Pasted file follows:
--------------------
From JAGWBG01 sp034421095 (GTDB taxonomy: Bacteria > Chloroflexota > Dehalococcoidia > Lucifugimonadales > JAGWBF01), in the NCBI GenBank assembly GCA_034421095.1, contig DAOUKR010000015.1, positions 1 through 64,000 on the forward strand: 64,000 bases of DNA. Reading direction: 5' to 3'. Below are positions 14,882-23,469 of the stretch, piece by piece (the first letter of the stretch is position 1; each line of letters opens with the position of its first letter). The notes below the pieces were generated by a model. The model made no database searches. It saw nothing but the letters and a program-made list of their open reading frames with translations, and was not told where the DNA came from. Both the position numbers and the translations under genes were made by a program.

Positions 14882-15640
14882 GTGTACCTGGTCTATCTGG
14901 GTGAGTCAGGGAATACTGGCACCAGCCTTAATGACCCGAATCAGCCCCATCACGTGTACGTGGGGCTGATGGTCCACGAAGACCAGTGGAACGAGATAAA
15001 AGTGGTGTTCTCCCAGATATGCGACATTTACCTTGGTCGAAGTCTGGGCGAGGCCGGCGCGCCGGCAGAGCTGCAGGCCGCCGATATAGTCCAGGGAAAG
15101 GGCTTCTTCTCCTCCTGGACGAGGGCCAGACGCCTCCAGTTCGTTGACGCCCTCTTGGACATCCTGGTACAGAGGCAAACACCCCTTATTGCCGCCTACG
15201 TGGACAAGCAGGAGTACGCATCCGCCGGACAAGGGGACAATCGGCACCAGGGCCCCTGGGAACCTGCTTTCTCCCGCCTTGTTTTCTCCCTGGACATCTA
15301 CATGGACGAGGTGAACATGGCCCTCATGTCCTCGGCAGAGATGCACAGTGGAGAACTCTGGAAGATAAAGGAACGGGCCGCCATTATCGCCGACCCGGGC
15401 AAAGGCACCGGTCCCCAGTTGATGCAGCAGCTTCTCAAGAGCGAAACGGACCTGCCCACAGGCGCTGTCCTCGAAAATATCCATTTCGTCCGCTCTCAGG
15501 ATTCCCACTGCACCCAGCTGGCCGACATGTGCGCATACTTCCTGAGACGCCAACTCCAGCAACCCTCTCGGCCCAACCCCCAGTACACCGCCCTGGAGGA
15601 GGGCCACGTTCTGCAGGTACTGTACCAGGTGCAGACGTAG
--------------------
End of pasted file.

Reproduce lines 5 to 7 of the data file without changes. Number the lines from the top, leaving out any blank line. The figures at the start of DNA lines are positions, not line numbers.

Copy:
15001 AGTGGTGTTCTCCCAGATATGCGACATTTACCTTGGTCGAAGTCTGGGCGAGGCCGGCGCGCCGGCAGAGCTGCAGGCCGCCGATATAGTCCAGGGAAAG
15101 GGCTTCTTCTCCTCCTGGACGAGGGCCAGACGCCTCCAGTTCGTTGACGCCCTCTTGGACATCCTGGTACAGAGGCAAACACCCCTTATTGCCGCCTACG
15201 TGGACAAGCAGGAGTACGCATCCGCCGGACAAGGGGACAATCGGCACCAGGGCCCCTGGGAACCTGCTTTCTCCCGCCTTGTTTTCTCCCTGGACATCTA